With the advent and popularity of in-ear monitoring systems that the performer can mix themselves, this type of article may seem too outdated, but it truly has a lot of great nuggets hidden within its content - especially regarding stage plots, monitoring system placement, mic placement, engineer - performer dynamics, etc. Also, many larger facilities with higher budgets (and almost every big touring act) still use monitoring engineers even for in-ears. Please take the time to read this article as you will find it is packed with great information:
The following is written by someone that has had allot of personal experience in the subject (i.e. - i haven't rested from ministry in the last several years) - but now I am.
Hey Bro, It's All On You -
Are you burned out? Tired of being tired? The Sabbath (day of rest) was made for people, and not the other way around. Over and over in scripture, we see that the writers of the gospels take the time to make note that Jesus rested throughout His ministry. He would serve, disciple, heal, teach, feed, etc - and then He would go away and rest. So what about you?
"Dude, shut up - there's no way I can rest right now and I'm so worn out."
Allow me tell you how to get out of that cycle. Stick with me even if some of this doesn't apply to you:
Mentor & Train - Do you have some annoying person who always hangs around the FOH area? Time to start training them! You should always be willing to train people in what you do. Don't be so territorial. That teenager that asks a million questions and gets on your nerves, may just be your pathway to resting in the future. If you find someone that you can tell is going to eventually be better than you at engineering, pour everything you know into them! Encourage them to study and work hard to be the best engineer they can be.
Get On An Alternating Schedule - If you know of another qualified person that runs sound, but they are just chilling in the congregation - why don't you see if they'll alternate weeks with you?
Does Someone In The Youth Department (besides you) Run Sound? - See if they'll alternate with you. If they don't have the skills to take over the main service, reread the first item on this list.
Set Up An Exit Date - If you volunteer as the soundman / soundwoman at your church, make sure you make it clear that in so and so time, you will be stepping down for a rest. This could be 3 months, 6 months, a year, 2 years, 3 years, etc. - but have an exit date. If the leadership of your congregation doesn't know that you are getting worn out, they can't be blamed for magically reading your mind if you don't tell them. Granted the church is not a "non-prophet" organization, but the responsibility is on your shoulders to schedule your time of rest. They aren't gonna know unless you tell them.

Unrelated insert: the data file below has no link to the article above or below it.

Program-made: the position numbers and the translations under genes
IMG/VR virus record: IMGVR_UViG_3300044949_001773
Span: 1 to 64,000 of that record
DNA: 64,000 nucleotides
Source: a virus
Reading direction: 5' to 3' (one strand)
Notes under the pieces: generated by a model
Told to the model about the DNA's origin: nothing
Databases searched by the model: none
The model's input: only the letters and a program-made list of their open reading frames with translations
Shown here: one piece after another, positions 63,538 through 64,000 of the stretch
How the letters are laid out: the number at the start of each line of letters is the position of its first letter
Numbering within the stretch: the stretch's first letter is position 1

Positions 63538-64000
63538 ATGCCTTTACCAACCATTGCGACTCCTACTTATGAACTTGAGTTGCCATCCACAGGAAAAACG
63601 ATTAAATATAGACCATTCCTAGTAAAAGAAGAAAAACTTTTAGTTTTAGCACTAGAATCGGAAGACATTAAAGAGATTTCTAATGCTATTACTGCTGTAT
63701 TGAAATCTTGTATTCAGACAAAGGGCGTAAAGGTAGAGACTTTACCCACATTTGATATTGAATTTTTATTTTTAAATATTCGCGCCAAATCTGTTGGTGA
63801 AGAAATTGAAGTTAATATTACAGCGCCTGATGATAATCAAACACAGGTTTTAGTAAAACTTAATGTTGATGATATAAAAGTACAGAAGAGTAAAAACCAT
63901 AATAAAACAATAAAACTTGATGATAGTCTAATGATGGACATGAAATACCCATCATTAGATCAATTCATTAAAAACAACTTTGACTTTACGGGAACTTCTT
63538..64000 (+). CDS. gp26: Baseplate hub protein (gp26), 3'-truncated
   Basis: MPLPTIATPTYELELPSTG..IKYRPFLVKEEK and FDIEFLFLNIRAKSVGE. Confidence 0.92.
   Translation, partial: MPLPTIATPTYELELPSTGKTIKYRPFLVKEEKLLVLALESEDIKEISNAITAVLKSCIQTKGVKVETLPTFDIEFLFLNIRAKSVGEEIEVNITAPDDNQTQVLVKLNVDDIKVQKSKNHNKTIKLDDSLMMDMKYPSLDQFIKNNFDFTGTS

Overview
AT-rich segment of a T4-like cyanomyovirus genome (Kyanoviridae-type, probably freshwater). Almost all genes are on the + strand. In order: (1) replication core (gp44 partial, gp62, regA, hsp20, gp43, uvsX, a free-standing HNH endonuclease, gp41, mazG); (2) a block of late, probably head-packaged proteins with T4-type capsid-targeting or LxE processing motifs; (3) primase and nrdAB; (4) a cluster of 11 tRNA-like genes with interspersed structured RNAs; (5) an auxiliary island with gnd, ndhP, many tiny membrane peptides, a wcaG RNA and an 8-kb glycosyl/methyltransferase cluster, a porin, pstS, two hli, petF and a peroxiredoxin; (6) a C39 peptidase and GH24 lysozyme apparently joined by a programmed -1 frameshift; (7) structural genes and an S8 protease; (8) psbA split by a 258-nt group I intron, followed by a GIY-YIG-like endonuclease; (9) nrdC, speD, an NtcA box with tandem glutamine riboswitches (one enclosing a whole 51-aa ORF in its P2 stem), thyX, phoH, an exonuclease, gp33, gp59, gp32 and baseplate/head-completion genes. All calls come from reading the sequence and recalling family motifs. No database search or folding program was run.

When You Enter Into That Season of Rest - Really rest. Just show up to church with your family and don't do anything else. Saying No is hard, and allot of times the leadership of a church will ask you to volunteer to do something else because they have seen your past faithfulness - they know they can trust you to get things done...but resist the urge to want to help when you are in your season of rest.
"NO" is one of the most powerful words in our culture. You have to learn how to use it.
One of the Biggest Tools the Enemy Uses is the Fear of Man. The bible calls it a snare. Fear of man can come in so many forms, and the biggest form I have seen, is the inability for people to say no.
If you are totally burned and worn out, here are some things you can do in the mean time until you can take the steps in the previous list:
1. Prioritize - You have to keep things in the right order. Here they are:
If you are running sound for 3 different organizations, in a bible study, and in two other ministries - it's time to cut some things loose. If you barely see your family because you are so busy with church activities, your life is out of order. If you are married, your marriage is your FIRST ministry. The SECOND is your children (if this pertains to you). Granted there are times when you have to take a brief time to do ministry away from your family, but this should be the exception and not the rule! And there shouldn't be a ton of exceptions throughout the year either! Ha!
When is the last time you went to church with your family and sat together with your spouse throughout the whole service?
2. Sleep - Get yourself on a good sleep schedule. I know you love catching all those A-Team re-runs on netflix until 1:00 am, but dude, get yourself on a sleep schedule.
3. On the Sabbath, don't do anything else. Go out with your family, and then have a weekly set nap on Sunday. No mowing your grass. No catching up on chores. Really rest. Sitting still can be really hard for some of us, but it's critical.
4. Take your spouse out on regular dates (if applicable). This is super important. It's not that your spouse would ask you to quit (although they might have already), it's that they want to know that you would if they asked you. Again, your wife (or husband) is your first ministry.
5. Make time for your kids (if you have children). Those kids aren't gonna remember that great mix you had running 3 years ago on the second Sunday in July, but they'll remember you always made time for them. Remember - your kids are your second ministry.
6. Have an exit strategy. Read the first list. That is your exit strategy.
You can't give out something you don't have. If you can't rest now, plan for your rest now.
We've been providing installation, consultation, mixing, and mastering services for 25 years. We have taught numerous conferences and workshops regarding live sound and recording.
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